MJM: There actually were action figures.
SA: Mostly for the main cast and Goombas, but--
MJMJ: Mike just heard about the Goomba action figures.
MH: Goomba action figures?
SA: Yeah, they had Goomba action figures.
MJM: Yeah, he didn’t get any money for that. (Mike still moaning) He signed a contract for that and waived his rights.
MH: No I didn’t. I’m calling my agent.
The Goomba action figure. The full set of figures can be seen on the site HERE.
SA: You should. We’ve interviewed Mojo Nixon, the man who played Toad, and he actually wrote the songs that he sang in the movie and still gets royalty checks for them.
MJM: Well he’s still no Tom Waits.
SA: (laughs) Certainly not. But he did sign a contract himself, mostly for merchandising; he got a lot of the cards and merchandise that featured his image but that was about it.
MJM: Well they wanted Tom Waits, didn’t they?
SA: They did. But Fincannon, who was in casting--
MJM: Yes, Lisa Mae.
SA: Yeah, Lisa Mae. She was friends with him and told him that they wanted Tom Waits, but she could get Mojo Nixon for half-price, that he was like a “third-rate Tom Waits.”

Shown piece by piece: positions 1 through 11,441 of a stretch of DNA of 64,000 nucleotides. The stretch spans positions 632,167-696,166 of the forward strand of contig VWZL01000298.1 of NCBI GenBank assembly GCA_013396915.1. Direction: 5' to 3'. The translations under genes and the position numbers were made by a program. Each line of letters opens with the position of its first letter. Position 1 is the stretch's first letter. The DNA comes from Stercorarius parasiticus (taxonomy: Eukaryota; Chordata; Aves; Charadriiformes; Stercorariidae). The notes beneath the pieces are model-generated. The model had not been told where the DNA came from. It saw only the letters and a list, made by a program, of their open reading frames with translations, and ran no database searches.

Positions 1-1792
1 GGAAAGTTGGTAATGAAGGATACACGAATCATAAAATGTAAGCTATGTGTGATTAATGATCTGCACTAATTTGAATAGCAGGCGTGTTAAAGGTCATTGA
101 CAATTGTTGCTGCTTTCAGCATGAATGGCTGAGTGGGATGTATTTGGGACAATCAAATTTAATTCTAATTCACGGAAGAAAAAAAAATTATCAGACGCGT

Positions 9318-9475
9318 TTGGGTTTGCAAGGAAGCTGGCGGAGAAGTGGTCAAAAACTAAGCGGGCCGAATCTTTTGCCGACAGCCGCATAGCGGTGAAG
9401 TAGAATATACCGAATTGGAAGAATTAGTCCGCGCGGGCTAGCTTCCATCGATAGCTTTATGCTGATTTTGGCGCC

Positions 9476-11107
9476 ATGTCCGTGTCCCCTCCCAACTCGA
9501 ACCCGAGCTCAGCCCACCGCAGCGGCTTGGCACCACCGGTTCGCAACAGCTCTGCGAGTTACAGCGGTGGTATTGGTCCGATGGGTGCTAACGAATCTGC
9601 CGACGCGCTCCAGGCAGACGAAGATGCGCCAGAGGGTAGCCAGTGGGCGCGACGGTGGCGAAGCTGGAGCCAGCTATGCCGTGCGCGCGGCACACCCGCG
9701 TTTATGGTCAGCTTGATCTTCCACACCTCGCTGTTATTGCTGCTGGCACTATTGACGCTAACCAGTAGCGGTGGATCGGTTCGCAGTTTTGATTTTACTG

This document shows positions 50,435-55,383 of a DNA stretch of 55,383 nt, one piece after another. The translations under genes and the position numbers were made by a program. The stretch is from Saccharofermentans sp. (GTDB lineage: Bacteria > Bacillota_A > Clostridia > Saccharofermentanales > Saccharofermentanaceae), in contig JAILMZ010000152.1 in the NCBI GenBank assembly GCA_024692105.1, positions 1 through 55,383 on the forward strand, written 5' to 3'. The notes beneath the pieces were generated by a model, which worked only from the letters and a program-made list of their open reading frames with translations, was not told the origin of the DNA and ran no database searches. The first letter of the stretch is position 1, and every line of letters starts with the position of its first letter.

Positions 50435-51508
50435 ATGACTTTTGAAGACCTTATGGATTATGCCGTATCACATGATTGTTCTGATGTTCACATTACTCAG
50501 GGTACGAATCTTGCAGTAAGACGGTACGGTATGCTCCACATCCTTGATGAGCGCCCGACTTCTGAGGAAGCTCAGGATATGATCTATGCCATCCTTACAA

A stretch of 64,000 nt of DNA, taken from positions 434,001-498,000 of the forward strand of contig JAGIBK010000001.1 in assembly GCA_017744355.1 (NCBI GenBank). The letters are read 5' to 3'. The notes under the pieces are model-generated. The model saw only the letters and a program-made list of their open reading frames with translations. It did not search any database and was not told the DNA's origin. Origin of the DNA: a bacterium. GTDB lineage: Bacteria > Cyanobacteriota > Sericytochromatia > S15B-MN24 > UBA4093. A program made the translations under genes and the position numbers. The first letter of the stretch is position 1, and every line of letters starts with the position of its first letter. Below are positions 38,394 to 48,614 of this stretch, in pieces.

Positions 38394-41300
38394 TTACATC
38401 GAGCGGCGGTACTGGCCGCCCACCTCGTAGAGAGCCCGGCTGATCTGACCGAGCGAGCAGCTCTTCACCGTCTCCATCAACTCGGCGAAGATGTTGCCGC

MJM: (laughs) I’m sure he was glad to hear that, right?
SA: He was just glad to be in a movie.
MJM: Yeah. No, he was great, too.
SA: Did you have any interaction with him?
MJM: Sure, I talked to him. (pause) I don’t know him well, but I did talk to him. He was a great guy and a good musician.
SA: Yeah, he is pretty good. (pause) So, Mark. As the “Lizard Man” you must have had some extensive make-up work. Can you speak a little about that?
MJM: (groans, then laughs) I was fit with prosthetics and a foam appliqués. I spent I guess two days being fit for my makeup for the Lizard Man, which you do not see on film… You know, the one person who is probably overlooked and I think she actually got a nomination was the hairstylist. I can’t remember her name but you should really look her up. All those hairstyles were done by her, designed by her. (pause) She had an English accent.
MH: No, I didn’t have to worry much about hair or makeup.
MJM: Well the Goombas only had animatronic hair.
SA: What was application and maintenance process for the makeup?
MJM: They took a plaster cast of my face for a mold then made a positive cast. They built the foam applications (prosthetics). They were glued to my face then make up was applied. I also had yellow cat-eye contacts.
Mark as the Lizard Man, part two
SA: Did the makeup/prosthetics make you uncomfortable or hinder your performing abilities in any way?
MJM: Nothing hinders my acting. That is not allowed but the contacts created a vision problem. Everything was terribly blurry. I also had to smoke cigarette after cigarette for the scene. I am not a smoker.